An amendment to approve the addition of 200 Fort Worth ISD teachers that were hired and/or retained on the payroll at a cost of more than $13 million without the knowledge of the board and raising the district’s budget deficit to $55.5 million, raised more questions than it answered at last night’s board meeting. It was in direct violation of board policy. However, the larger question of how it happened was not answered.
Considerable angst was voiced by President Ray Dickerson about the unexpected hit to the budget before he voted nay. Lecturing the administration, Dickerson said that he no longer trusted the administrators responsible for the oversight. Where, he asked, were those who were supposed to be enforcing board policy such as the chief of administration? There was no answer. Nonetheless the amendment passed by a vote of five to four, with an admonition by Dickerson that now the administrators had better go out and “find the money.”
A former employee who asked for anonymity lays the blame squarely on Tyler Technologies’ software program known as Munis. (It is a component of the package that former superintendent Melody Johnson bought, with the approval of Dickerson and an earlier board, at a cost of more than $6 million and includes the still-problematic Connects program for student accountability as well as the payroll software that failed for half a year and that many employees say is still messing up their paychecks.) Munis is supposed to keep track of all “personnel actions,” that is who is being hired, fired, moved, on leaves of absence and so on, and their salaries. But the former employee said that many of the systems modules were never implemented correctly, that it cannot track personnel electronically as the system’s sellers promised, and that ill-equipped personell don’t know how to fix it. “That is how 200 teachers and $13 million in salaries were unaccounted for. They got lost in a failed electronic tracking system that was sold on the promise that it would bring the district ‘into the 21st Century,’ ” the former employee told Fort Worth Weekly after the meeting.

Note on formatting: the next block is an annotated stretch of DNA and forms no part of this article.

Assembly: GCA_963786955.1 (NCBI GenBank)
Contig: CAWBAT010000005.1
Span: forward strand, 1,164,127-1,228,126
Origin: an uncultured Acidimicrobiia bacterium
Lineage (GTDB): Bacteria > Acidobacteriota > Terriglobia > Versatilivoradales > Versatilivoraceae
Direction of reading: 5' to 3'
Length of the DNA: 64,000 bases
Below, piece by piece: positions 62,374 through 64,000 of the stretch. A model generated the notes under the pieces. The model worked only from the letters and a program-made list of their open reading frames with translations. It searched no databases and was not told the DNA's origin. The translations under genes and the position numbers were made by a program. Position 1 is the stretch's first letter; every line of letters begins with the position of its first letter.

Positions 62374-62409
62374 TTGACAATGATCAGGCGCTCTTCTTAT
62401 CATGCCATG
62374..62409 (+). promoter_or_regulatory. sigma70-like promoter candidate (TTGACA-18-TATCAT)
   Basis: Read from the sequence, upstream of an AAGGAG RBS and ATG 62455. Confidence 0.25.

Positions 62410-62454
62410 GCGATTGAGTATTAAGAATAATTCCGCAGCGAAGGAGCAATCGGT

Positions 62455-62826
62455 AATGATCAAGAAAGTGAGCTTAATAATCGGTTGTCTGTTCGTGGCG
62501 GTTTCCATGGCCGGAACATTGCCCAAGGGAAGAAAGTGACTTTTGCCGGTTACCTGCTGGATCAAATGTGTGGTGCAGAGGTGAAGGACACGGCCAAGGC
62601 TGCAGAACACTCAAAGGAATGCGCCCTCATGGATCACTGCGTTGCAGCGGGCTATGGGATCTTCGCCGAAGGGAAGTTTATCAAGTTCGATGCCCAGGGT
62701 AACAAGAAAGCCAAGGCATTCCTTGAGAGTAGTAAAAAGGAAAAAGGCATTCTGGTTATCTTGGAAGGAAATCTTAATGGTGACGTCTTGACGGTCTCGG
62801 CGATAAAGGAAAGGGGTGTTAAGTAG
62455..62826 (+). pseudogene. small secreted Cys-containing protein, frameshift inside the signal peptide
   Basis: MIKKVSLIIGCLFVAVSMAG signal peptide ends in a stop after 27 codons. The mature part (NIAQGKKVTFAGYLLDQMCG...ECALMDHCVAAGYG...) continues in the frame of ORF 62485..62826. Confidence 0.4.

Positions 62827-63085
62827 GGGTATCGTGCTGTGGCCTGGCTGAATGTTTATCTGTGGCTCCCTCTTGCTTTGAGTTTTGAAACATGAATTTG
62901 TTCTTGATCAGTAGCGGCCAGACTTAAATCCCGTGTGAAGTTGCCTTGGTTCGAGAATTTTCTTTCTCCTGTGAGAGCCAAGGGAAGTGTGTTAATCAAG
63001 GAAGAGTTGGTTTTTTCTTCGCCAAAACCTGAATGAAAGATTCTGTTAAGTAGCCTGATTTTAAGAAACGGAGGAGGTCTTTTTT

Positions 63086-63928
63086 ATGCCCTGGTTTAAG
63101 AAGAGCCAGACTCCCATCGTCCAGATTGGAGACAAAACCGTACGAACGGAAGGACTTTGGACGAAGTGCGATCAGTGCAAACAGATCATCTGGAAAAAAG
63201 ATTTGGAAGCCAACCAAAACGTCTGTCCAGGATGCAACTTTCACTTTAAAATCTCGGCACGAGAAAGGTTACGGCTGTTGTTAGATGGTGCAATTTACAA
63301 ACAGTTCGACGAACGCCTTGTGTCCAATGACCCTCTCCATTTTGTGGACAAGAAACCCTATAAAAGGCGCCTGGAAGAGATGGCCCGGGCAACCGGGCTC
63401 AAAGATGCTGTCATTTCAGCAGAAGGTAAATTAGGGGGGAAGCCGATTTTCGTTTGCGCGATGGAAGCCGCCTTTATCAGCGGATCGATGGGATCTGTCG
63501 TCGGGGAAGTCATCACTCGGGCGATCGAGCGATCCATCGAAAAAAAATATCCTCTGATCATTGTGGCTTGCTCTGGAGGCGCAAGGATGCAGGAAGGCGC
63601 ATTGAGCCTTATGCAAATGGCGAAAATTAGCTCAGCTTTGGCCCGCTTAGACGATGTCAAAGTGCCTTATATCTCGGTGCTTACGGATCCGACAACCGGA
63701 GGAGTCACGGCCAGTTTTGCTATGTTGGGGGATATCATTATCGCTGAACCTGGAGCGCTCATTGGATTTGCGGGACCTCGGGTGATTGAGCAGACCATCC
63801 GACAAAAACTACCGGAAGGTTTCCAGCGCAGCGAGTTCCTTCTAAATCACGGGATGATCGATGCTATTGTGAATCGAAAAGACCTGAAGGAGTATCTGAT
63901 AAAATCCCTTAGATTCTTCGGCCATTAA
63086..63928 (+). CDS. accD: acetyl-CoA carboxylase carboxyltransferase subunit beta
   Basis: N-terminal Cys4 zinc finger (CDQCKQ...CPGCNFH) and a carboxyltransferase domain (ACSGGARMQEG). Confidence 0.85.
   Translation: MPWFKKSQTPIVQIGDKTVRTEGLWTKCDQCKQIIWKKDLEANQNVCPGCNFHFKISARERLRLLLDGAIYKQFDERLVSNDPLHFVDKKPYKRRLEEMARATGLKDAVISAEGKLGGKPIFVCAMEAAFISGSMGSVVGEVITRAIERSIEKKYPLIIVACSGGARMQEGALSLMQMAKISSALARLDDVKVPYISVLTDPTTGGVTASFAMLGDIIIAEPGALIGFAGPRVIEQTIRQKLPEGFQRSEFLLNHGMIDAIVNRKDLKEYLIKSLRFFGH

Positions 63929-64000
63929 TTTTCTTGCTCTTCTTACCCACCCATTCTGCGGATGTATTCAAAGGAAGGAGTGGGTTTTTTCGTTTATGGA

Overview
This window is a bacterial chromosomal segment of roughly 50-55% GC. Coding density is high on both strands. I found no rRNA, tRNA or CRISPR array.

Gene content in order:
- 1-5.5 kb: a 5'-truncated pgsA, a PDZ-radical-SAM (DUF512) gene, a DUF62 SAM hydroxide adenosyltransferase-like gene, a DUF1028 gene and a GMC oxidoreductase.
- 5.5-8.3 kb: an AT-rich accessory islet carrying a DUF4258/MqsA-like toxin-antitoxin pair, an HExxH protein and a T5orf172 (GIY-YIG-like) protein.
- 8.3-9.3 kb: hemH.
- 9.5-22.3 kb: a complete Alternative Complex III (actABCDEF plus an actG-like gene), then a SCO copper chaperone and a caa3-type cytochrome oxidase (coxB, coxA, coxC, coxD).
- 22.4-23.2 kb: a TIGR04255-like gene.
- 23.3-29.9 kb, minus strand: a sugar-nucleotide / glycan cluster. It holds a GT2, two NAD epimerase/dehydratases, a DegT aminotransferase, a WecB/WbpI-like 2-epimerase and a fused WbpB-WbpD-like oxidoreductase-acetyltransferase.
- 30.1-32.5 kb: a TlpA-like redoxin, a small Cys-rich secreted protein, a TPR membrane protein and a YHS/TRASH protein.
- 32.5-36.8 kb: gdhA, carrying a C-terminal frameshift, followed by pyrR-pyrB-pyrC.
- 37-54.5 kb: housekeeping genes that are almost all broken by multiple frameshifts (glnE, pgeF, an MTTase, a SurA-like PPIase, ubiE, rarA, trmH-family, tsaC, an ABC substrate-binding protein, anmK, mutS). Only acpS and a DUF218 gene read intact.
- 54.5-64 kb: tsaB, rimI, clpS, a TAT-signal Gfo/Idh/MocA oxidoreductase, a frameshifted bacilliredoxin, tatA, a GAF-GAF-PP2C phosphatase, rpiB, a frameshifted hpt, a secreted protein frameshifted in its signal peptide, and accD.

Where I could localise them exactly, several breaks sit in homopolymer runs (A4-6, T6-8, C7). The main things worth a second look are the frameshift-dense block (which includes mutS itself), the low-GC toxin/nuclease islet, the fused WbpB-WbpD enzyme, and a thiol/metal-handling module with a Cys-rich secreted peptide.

In other equally contentious business, the board finally approved – again by a five to four vote — a redistricting plan that will redraw the current eight single member districts and create a new one, single-member district 9, designed to strengthen Latino voting districts. It was presented by an attorney on behalf of the Hispanic Council of Tarrant County. The next step is approval by the U. S. Justice Department. On a motion by Trustee Ann Sutherland, the board also voted to extend current members terms by one year in an effort to soften the financial hit incurred by the legislature when it passed a new rule prohibiting county administrators from giving financial help to local entities that hold elections separately from the county.